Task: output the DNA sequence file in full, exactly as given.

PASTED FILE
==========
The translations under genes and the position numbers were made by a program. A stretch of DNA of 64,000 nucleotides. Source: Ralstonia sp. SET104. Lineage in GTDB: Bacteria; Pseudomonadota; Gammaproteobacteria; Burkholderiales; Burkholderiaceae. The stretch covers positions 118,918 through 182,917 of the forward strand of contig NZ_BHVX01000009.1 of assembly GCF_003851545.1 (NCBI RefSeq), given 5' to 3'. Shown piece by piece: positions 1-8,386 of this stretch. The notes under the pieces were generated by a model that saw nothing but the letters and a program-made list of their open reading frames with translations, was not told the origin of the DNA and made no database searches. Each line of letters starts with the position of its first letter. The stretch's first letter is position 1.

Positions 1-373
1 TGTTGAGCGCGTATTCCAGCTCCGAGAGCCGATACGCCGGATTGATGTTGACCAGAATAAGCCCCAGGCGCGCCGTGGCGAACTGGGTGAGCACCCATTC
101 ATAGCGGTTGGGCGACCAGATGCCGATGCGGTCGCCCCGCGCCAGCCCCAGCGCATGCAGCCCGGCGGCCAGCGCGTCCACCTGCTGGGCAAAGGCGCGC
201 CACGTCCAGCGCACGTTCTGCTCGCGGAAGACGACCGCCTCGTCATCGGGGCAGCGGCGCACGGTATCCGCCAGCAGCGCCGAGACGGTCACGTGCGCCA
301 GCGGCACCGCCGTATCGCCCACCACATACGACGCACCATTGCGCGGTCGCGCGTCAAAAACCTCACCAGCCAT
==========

The translations under genes and the position numbers were made by a program. A stretch of DNA of 64,000 nucleotides. Source: Ralstonia sp. SET104. Lineage in GTDB: Bacteria; Pseudomonadota; Gammaproteobacteria; Burkholderiales; Burkholderiaceae. The stretch covers positions 118,918 through 182,917 of the forward strand of contig NZ_BHVX01000009.1 of assembly GCF_003851545.1 (NCBI RefSeq), given 5' to 3'. Shown piece by piece: positions 1-8,386 of this stretch. The notes under the pieces were generated by a model that saw nothing but the letters and a program-made list of their open reading frames with translations, was not told the origin of the DNA and made no database searches. Each line of letters starts with the position of its first letter. The stretch's first letter is position 1.

Positions 1-373
1 TGTTGAGCGCGTATTCCAGCTCCGAGAGCCGATACGCCGGATTGATGTTGACCAGAATAAGCCCCAGGCGCGCCGTGGCGAACTGGGTGAGCACCCATTC
101 ATAGCGGTTGGGCGACCAGATGCCGATGCGGTCGCCCCGCGCCAGCCCCAGCGCATGCAGCCCGGCGGCCAGCGCGTCCACCTGCTGGGCAAAGGCGCGC
201 CACGTCCAGCGCACGTTCTGCTCGCGGAAGACGACCGCCTCGTCATCGGGGCAGCGGCGCACGGTATCCGCCAGCAGCGCCGAGACGGTCACGTGCGCCA
301 GCGGCACCGCCGTATCGCCCACCACATACGACGCACCATTGCGCGGTCGCGCGTCAAAAACCTCACCAGCCAT